Health officials remain satisfied tattooing guidelines are strong enough even after a Wellington man came close to dying.
The man, believed to be 24-years-old, is in intensive care in Hutt City Hospital facing numerous skin grafts after an infection ate over 25% of his skin.
The man was admitted to hospital along with two others after undergoing traditional Samoan tattoos or pe'a.
The other two men have since been released.
The pe'a has been around for hundreds of years and those who choose to have them are well aware of the risks.
"You receive a lot of rules and if you disobey them then that infection will come in, and you gotta be really careful in how you walk and how you move," says pe'a wearer Willy Collins.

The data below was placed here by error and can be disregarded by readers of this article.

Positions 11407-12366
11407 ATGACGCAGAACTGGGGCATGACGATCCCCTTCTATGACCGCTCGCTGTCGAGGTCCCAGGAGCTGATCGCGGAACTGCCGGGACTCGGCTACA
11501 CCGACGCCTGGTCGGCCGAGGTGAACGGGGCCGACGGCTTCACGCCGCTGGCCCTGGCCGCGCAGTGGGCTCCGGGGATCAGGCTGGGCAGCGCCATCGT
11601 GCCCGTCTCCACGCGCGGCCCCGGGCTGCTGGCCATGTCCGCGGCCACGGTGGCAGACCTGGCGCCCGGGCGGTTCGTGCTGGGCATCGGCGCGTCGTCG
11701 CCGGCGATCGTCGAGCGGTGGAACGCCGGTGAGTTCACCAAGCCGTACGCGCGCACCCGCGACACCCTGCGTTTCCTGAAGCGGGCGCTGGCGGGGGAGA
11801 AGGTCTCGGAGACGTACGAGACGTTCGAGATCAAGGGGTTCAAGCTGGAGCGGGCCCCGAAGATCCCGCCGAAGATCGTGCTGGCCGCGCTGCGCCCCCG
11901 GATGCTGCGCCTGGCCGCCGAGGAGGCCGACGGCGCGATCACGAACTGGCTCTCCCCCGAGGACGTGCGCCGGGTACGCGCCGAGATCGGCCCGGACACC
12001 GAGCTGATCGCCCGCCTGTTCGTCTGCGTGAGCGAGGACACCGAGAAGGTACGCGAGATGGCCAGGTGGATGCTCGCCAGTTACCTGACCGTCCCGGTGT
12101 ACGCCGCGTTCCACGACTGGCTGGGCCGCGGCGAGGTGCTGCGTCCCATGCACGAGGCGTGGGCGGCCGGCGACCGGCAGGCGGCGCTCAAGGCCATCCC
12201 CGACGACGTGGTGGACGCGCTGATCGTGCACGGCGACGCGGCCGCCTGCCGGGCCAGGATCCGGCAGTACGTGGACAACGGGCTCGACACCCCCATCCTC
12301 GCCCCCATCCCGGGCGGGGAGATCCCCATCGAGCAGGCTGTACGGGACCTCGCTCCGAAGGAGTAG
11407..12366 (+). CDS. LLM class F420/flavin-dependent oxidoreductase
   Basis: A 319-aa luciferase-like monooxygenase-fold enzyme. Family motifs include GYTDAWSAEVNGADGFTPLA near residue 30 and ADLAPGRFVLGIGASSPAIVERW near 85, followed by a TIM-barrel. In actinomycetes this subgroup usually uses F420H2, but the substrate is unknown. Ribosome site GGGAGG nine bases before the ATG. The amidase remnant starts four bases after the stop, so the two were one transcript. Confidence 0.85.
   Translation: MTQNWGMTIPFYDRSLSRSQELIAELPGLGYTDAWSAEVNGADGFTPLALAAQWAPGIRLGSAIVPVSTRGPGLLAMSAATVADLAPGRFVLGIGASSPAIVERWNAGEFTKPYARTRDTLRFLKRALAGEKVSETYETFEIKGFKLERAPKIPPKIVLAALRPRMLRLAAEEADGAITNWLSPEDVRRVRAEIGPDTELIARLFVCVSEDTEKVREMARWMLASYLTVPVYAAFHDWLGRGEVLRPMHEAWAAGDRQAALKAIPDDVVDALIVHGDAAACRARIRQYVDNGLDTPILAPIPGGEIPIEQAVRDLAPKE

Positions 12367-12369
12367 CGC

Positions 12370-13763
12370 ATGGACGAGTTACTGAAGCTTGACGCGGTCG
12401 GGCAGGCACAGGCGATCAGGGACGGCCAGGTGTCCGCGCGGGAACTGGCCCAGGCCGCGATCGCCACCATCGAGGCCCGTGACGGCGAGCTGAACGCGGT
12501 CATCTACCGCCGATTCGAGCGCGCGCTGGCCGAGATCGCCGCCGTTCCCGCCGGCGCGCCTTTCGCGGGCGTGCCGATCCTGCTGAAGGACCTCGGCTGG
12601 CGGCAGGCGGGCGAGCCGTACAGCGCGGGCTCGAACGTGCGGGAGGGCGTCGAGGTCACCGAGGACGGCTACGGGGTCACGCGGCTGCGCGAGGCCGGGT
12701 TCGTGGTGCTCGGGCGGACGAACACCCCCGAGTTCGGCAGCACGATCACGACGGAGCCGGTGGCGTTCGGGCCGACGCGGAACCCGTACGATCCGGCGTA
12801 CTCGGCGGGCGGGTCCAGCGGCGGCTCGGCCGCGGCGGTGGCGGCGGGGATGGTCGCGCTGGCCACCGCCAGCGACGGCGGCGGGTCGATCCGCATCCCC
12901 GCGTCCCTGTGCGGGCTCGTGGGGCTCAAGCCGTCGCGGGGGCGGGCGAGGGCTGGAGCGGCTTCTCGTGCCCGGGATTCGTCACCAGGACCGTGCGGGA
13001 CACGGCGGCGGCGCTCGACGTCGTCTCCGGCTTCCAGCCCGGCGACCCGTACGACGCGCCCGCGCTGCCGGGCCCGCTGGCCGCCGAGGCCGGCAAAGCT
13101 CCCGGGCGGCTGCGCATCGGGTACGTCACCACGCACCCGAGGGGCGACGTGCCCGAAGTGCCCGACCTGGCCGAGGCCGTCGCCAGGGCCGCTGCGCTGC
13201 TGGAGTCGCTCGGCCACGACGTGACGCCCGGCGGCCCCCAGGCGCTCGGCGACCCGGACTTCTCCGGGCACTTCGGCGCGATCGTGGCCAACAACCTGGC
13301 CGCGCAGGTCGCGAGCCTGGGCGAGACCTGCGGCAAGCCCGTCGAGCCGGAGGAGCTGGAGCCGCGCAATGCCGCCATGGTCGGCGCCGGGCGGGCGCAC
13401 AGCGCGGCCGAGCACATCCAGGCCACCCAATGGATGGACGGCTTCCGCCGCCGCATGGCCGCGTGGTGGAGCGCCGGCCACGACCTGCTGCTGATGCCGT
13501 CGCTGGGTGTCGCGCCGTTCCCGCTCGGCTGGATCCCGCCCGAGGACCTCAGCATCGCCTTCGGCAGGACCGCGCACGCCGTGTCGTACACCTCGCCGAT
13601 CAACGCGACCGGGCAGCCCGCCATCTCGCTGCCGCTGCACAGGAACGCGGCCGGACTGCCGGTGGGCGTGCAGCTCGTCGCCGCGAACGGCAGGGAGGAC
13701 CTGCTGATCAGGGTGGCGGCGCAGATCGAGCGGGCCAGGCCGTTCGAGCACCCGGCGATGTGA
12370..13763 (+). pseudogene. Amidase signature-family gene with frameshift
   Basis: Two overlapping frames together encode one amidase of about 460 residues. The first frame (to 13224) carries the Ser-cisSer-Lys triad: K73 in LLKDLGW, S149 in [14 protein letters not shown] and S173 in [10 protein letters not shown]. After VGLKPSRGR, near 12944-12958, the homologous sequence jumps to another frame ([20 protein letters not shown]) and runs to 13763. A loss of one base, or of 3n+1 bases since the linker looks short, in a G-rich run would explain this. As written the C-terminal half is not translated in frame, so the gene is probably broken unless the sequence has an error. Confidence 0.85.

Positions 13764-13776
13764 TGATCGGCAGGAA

But while Collins' pe'a went according to plan, others have
In 2002 James Tui died of blood poisoning after he got an infection during a tattooing session.
Since then the Ministry of Health has set about strengthening the guidelines for traditional tattooing and says it has been consulting with Pacific communities and traditional practitioners to "bring these guidelines to their attention".
Collins believes that those who have the pe'a will not be deterred by the latest infection.
"It's a big thing for our culture and it's always been there....people have passed away through it because of infections...That's a responsibility that people know," he says.
Hutt City hospital says the man should soon be well enough to be moved out of intensive care.